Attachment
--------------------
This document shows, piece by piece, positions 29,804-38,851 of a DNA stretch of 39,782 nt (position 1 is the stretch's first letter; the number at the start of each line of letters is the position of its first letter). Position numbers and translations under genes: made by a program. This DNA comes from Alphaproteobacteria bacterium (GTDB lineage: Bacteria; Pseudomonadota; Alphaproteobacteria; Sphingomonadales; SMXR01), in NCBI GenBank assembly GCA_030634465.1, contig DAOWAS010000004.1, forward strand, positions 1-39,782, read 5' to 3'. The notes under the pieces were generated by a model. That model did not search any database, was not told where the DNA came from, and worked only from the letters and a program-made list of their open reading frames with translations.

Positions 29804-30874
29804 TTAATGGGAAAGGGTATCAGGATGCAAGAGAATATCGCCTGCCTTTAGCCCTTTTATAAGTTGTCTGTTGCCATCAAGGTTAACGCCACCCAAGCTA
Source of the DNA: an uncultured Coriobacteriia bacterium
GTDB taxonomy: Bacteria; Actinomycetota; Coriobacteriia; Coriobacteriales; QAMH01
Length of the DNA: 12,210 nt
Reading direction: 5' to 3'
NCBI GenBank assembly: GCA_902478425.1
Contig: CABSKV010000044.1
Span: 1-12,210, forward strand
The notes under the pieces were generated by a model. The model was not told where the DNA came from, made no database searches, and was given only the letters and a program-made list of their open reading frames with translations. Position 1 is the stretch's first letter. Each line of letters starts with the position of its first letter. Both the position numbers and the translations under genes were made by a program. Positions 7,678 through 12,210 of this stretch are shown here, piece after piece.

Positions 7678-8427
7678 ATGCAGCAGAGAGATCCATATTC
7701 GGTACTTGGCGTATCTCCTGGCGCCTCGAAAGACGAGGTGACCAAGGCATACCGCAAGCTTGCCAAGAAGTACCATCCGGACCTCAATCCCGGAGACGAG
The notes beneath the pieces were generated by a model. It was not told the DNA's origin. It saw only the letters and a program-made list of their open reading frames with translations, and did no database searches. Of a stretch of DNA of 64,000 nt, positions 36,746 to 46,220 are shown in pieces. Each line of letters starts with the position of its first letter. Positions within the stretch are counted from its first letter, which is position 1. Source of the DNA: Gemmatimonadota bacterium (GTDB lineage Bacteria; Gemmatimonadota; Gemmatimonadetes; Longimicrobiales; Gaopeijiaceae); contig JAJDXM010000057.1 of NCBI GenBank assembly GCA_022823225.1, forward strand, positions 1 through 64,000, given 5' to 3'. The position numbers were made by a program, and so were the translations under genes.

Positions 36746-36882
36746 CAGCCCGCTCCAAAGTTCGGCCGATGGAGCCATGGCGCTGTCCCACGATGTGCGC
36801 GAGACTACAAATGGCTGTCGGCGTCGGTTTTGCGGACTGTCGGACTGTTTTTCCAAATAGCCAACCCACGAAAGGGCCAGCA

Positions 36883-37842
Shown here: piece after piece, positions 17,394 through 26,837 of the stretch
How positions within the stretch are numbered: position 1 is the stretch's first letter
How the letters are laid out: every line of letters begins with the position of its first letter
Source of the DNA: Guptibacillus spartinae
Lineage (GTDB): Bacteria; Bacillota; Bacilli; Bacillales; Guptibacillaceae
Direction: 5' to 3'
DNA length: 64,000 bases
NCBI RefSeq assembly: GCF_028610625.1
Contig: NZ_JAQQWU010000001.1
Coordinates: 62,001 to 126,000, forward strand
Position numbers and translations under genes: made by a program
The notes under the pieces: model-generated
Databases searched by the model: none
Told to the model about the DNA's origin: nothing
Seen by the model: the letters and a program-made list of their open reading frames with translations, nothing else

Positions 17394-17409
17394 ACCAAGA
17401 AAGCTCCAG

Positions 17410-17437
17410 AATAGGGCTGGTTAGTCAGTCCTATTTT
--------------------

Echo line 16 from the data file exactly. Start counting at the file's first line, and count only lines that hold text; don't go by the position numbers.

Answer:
Positions 36746-36882